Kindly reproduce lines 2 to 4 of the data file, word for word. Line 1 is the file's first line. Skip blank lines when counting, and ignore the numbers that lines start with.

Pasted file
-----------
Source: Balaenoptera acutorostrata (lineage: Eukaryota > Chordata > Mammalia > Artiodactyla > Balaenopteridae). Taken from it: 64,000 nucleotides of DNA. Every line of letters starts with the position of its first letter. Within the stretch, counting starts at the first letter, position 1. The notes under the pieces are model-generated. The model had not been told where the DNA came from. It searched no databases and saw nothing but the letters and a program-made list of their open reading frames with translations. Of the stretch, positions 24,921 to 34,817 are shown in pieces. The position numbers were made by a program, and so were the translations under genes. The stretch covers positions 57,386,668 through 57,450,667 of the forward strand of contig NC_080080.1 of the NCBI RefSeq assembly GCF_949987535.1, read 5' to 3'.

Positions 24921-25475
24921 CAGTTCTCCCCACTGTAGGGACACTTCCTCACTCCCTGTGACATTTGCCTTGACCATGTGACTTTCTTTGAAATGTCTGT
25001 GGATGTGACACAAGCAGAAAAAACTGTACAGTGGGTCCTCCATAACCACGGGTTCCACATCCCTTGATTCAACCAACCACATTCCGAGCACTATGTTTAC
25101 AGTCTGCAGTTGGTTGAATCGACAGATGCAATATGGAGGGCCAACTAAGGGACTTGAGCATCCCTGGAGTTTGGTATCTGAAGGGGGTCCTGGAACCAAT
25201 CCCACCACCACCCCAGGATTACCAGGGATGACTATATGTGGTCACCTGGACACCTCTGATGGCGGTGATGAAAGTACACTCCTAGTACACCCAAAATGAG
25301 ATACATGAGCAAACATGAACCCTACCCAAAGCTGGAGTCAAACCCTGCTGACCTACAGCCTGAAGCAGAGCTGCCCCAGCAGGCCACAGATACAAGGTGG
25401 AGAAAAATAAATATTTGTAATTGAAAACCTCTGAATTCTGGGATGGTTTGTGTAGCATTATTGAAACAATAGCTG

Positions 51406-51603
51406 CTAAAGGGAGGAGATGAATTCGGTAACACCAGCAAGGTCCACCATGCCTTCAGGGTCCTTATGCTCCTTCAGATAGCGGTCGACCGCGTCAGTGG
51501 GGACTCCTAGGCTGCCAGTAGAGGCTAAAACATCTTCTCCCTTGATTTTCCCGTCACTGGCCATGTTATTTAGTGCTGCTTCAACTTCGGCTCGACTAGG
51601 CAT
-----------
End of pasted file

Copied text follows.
Positions 24921-25475
24921 CAGTTCTCCCCACTGTAGGGACACTTCCTCACTCCCTGTGACATTTGCCTTGACCATGTGACTTTCTTTGAAATGTCTGT
25001 GGATGTGACACAAGCAGAAAAAACTGTACAGTGGGTCCTCCATAACCACGGGTTCCACATCCCTTGATTCAACCAACCACATTCCGAGCACTATGTTTAC